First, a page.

Chicken Coop / June 9, 2018 / Maryellen
Use appropriate building materials. Wood on the bottom of the coop that is in contact with the soil will eventually rot. Redwood and cedar are rot-resistant and excellent choices. Pine is cheaper and may need replacing in the future or require treatment. Be aware that preservatives put on wood might be poisonous to chickens. Use metal fiberglass or wood shingles for the roof. Perches. Chickens need to perch off the ground at night. You can be creative making perches from broom handles natural branches or 2x2s rounded and sanded (1x2 for bantams). Figure 6-10 inches of perching space per hen or 6-8 inches for bantams. Nesting boxes. Provide 1 nesting box for every 4-5 hens. They will often share a nest. Build the boxes where you can reach in through a hinged door for easy access to collect the eggs.
When you build a chicken coop you must consider how will you keep the floors clean in your coop. First you will need to cover them with a good material for the chickens to dig and scratch as they naturally do. Hay is unfortunately not ideal for this. Second you should build the coop with the floors slightly sloping towards the door. This way you can spray the hose in the coop and the dirt on the floor easily slides out to the ground below. You will have a clean coop and no puddles of water in the coop. Building a chicken coop is to protect your flock. The purpose of your coop is to protect your chickens from the element and outside predators but you also need to give them proper ventilation. Free movement of air inside the coop is very important but you do not want to freeze your chickens with a draft. Chickens are like humans they can only perform at their optimum levels if all of their basic needs are met first in this case protection and oxygen.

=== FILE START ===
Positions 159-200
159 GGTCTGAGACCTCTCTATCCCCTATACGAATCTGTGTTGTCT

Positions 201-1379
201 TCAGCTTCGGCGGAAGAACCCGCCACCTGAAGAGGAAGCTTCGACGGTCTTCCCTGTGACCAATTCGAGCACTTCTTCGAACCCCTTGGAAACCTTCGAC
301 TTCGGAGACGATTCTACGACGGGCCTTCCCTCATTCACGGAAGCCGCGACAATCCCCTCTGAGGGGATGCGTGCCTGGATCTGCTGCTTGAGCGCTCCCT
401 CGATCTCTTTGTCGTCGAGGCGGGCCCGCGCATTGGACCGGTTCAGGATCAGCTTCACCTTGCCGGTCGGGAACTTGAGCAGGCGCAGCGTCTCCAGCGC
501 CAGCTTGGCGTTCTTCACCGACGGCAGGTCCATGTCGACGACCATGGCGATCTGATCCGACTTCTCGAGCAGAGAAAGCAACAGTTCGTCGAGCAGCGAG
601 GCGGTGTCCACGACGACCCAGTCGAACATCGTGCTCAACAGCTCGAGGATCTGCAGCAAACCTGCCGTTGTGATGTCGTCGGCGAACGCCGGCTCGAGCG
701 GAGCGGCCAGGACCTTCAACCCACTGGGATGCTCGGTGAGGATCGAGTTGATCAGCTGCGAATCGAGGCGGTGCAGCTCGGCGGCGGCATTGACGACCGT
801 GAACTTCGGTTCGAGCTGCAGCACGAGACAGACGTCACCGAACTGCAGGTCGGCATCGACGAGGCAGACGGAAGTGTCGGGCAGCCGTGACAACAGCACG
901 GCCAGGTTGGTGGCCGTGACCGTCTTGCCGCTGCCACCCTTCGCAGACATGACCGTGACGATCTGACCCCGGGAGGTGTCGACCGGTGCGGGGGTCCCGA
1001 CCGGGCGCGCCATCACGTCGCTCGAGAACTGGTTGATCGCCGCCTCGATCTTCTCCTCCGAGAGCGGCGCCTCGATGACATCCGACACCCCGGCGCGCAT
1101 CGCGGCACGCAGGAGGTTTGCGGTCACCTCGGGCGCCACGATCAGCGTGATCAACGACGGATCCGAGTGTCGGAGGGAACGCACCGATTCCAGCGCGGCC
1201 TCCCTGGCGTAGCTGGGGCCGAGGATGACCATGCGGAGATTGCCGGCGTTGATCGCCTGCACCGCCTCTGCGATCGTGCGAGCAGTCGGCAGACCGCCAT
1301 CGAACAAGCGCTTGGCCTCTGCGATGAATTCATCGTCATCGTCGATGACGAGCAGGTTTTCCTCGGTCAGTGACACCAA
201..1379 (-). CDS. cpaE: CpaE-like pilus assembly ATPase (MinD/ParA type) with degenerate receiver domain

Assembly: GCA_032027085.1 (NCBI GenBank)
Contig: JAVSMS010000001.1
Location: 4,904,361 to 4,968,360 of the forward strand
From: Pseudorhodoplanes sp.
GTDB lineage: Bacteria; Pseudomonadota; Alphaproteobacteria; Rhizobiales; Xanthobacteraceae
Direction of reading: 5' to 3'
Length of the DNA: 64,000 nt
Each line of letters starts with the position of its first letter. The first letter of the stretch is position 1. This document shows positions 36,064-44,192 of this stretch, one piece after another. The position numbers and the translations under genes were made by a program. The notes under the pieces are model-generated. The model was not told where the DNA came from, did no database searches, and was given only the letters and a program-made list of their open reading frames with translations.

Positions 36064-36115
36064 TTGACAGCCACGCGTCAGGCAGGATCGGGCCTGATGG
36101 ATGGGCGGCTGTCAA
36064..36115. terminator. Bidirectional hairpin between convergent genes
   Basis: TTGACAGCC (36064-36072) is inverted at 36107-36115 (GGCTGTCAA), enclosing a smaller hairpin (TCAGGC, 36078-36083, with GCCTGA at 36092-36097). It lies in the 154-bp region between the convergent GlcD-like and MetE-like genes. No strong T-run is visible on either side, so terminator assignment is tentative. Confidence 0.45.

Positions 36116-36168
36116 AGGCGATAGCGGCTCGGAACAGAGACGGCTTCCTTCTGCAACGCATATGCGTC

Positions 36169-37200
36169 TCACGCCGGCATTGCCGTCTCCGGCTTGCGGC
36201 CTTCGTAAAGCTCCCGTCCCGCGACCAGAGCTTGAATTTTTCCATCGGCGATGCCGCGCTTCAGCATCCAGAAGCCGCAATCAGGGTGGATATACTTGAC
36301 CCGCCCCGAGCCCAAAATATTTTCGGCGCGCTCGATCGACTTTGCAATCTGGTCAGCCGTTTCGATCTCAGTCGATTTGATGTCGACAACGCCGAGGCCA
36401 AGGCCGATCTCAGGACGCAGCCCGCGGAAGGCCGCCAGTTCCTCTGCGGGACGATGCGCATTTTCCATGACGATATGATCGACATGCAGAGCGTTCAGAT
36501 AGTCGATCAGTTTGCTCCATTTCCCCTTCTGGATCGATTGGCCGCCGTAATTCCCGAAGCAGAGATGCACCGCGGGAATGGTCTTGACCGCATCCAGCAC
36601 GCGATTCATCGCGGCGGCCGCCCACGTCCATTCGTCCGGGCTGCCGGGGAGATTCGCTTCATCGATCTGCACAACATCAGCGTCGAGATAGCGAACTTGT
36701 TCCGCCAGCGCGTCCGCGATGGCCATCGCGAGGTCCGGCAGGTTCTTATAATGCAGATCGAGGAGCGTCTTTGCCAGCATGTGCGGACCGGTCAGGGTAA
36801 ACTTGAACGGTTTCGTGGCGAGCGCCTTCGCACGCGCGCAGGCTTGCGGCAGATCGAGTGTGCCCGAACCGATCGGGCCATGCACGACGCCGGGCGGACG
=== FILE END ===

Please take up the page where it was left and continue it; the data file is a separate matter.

Building with used material you already have lying around or maybe a friend or neighbor has lumber they would like to give you and that would certainly cut the costs of building materials down. Also building the housing yourself from a good set of chicken coop plans could save you as much as 50% off the price of buying a coop in kit form or already built. Planning and building your chicken coop should not be difficult or even take a lot of time. Just a few hours of planning will go a long way in keeping the process smooth. Provide shelter from the environment and predators build according to your projected flock size and how much property you have to work with give your chickens enough room to exercise place your chicken coop so they get plenty of sunshine and fresh air and finally size according to your projected budget.